Development of an effective preventative vaccine against human cytomegalovirus (HCMV) for women of childbearing age is a major public health priority. Subunit vaccines are in clinical trials, but uncertainty exists about optimal platforms and correlates of protection. Live, attenuated vaccines may induce a broader repertoire of immune responses, but striking the balance between safety and immunogenicity is challenging. The long-term goal of this ongoing collaboration is to use the guinea pig cytomegalovirus (GPCMV) model to test hypotheses about optimal design of safe and effective vaccines against congenital infection. We recently discovered that inclusion of a pentameric complex (PC), consisting of the GPCMV gH, gL and GP129, 131 and 133 (homologs of the HCMV PC), enabled generation of a live, attenuated vaccine that was protective against congenital GPCMV transmission, but the vaccine was unacceptably virulent. In parallel studies we observed that viral challenge of pregnant dams with preconception immunity to the prototypical GPCMV strain 22122 with a heterologous `clinical isolate', the CIDMTR strain, resulted in both maternal re-infection and congenital transmission of the new challenge strain. These findings, as well as clinical observations in HCMV-infected women, suggest that a vaccine may need to perform better than `natural immunity' in order to protect against reinfection. We hypothesize that a rationally designed, PC-intact, but disabled infectious single cycle (DISC) vaccine will provide superior protective immunity, including against re-infection, compared to subunit gB and to `natural' immunity.
In Aim 1, we test this hypothesis by comparing a PC-positive vaccine, attenuated by deletions of GPCMV-encoded MHC I homologs and a viral protein kinase R (PKR) evasin, versus MF59- adjuvanted recombinant gB. We will examine the magnitude of protection after both primary maternal infection and re-infection of dams with preconception immunity following challenge with a heterologous strain during pregnancy. We will further optimize CMV vaccines in Aim 2 by developing DISC vaccines, using a PC-intact virus with destabilizing domains fused to essential viral proteins. In contrast to HCMV vaccines in clinical trials, we hypothesize that DISC vaccines in which viral replication is blocked downstream of DNA replication will progress to late gene expression and produce a broader array of immunogenic proteins.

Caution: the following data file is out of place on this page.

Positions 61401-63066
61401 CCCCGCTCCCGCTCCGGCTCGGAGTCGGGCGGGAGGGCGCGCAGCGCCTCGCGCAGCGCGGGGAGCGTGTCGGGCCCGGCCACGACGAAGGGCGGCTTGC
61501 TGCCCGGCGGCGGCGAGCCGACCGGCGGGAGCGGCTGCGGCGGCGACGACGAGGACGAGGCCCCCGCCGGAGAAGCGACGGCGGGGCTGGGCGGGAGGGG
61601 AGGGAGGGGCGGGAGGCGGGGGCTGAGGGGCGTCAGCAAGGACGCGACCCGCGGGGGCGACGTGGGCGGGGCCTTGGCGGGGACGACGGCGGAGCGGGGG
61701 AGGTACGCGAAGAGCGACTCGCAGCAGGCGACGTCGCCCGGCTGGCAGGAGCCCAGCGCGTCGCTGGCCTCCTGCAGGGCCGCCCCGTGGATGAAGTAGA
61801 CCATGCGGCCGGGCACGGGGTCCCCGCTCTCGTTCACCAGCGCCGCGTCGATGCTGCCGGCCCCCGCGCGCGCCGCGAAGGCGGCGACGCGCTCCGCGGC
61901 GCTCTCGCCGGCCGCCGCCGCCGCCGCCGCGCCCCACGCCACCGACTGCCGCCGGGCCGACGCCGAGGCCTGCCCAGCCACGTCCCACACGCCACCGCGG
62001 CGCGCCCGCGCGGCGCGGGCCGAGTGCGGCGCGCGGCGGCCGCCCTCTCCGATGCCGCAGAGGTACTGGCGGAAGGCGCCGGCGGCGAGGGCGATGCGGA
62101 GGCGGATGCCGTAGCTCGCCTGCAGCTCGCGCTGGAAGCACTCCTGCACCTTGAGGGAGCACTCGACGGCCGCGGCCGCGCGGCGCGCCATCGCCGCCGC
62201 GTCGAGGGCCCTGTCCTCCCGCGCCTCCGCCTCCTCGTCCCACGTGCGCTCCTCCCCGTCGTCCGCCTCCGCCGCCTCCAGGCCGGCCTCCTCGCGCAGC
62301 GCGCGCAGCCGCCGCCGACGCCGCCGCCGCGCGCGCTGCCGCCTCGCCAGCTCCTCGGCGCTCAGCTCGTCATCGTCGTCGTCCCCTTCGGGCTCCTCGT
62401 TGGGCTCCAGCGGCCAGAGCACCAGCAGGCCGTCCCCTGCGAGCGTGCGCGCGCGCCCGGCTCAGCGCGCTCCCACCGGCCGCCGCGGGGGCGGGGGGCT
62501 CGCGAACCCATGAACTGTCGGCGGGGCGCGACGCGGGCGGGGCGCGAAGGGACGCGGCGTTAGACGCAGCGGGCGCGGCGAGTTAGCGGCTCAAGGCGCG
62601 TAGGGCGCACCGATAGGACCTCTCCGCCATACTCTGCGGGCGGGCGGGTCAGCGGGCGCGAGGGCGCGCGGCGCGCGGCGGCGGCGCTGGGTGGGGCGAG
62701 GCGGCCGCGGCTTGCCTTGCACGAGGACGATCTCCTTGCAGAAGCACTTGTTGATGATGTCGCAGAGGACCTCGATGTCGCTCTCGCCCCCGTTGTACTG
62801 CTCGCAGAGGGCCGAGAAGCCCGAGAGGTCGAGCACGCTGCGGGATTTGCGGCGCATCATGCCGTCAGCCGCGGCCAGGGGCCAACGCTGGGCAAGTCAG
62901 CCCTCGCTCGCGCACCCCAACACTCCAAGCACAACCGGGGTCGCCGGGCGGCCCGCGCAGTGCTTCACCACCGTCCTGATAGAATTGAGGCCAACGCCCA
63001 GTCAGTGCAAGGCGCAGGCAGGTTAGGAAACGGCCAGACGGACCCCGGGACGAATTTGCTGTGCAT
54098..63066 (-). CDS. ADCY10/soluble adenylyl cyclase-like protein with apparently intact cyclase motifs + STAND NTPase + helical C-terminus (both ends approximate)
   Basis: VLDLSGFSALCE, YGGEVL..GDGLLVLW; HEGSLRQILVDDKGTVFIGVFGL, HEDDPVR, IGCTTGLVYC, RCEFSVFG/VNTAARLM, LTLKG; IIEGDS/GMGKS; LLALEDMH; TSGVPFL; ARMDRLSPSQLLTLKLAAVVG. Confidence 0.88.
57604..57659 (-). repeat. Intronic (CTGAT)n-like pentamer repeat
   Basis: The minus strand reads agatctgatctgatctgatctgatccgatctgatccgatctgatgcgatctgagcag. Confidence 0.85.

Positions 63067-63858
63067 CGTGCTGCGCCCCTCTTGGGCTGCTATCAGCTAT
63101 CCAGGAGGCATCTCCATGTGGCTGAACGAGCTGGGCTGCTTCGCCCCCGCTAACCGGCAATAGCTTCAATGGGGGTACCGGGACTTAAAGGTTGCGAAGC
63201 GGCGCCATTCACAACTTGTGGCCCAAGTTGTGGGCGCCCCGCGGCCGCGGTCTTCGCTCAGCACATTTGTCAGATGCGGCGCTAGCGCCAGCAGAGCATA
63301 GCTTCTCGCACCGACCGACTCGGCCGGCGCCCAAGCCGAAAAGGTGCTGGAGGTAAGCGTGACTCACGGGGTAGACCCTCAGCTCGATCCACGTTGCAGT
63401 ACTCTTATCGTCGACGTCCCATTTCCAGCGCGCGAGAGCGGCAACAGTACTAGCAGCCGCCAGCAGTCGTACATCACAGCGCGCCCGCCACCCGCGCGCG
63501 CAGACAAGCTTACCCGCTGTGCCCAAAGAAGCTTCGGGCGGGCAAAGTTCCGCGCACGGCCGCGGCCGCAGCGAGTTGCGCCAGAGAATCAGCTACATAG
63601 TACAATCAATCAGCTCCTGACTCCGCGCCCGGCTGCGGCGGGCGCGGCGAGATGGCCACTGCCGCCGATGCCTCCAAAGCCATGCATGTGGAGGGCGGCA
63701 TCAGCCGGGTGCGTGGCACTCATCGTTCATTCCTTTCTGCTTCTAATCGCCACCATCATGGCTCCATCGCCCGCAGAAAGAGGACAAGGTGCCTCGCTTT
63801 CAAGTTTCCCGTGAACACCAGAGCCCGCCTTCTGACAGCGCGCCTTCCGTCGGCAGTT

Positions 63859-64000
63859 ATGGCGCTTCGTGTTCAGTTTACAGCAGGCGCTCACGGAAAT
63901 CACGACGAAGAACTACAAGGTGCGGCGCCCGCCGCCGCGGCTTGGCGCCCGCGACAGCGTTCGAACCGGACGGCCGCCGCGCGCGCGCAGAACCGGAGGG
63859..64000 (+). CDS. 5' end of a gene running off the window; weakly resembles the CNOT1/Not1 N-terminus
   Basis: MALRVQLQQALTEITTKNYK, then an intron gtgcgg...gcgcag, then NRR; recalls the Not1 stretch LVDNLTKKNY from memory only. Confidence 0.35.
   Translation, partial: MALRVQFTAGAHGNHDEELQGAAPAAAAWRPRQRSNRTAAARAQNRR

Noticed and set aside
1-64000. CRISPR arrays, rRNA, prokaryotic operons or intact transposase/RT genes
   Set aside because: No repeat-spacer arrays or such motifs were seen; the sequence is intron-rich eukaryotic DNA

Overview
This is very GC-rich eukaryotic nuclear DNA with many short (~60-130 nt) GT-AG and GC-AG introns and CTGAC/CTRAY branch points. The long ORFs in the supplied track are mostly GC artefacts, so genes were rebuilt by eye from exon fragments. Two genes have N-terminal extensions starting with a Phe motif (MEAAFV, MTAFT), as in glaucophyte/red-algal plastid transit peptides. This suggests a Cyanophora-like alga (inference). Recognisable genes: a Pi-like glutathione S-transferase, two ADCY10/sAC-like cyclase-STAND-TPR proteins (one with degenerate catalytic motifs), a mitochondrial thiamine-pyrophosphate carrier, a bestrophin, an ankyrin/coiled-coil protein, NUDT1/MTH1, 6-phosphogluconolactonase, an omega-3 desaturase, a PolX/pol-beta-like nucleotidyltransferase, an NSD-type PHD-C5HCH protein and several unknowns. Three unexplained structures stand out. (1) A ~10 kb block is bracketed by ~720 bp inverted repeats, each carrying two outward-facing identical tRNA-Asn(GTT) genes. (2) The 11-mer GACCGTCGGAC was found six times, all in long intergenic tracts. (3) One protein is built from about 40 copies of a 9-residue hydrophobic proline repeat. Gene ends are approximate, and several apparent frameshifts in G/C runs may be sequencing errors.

Aim 3 will evaluate whether deletion of viral antagonists of host cell defenses such as protein kinase R (PKR) can aid in vaccine design. We will test the hypothesis that GPCMV encodes a second PKR antagonist, elimination of which would be expected to generate a safe and effective vaccine. In addition, we will overexpress dsRNA in the vaccine construct with the aim of improving safety and immunogenicity. Vaccines will be evaluated for attenuation and immunogenicity and optimized vaccines will be used to identify immune correlates of protection, including non- neutralizing functions of IgG. Our studies will explore the overarching hypothesis that immunity conferred by a CMV vaccine can be superior to `natural' preconception immunity, a highly relevant issue for HCMV vaccines.

Public Health Relevance

/PUBLIC HEALTH RELEVANCE STATEMENT Infection with cytomegalovirus (CMV) before birth stands as the most common cause of infectious disease- related disability in the United States. There is an urgent need to develop vaccines that could keep a pregnant woman from contracting both primary CMV infections and CMV re-infections that might injure her baby, but this virus encodes genes that lead to evasion of the host immune response, creating a major obstacle to the generation of an effective vaccine. We are going to employ a guinea pig model of congenital CMV infection to develop and test novel, improved CMV vaccines - including vaccines that protect against re-infection during pregnancy - using recombinant techniques that will overcome the effect of the virus-encoded genes that stand as roadblocks to the development of protective immunity.

National Institute of Health (NIH)
Eunice Kennedy Shriver National Institute of Child Health & Human Development (NICHD)
Research Project (R01)
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Immunity and Host Defense (IHD)
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Chakhtoura, Nahida Abdo
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University of Minnesota Twin Cities
Schools of Medicine
United States
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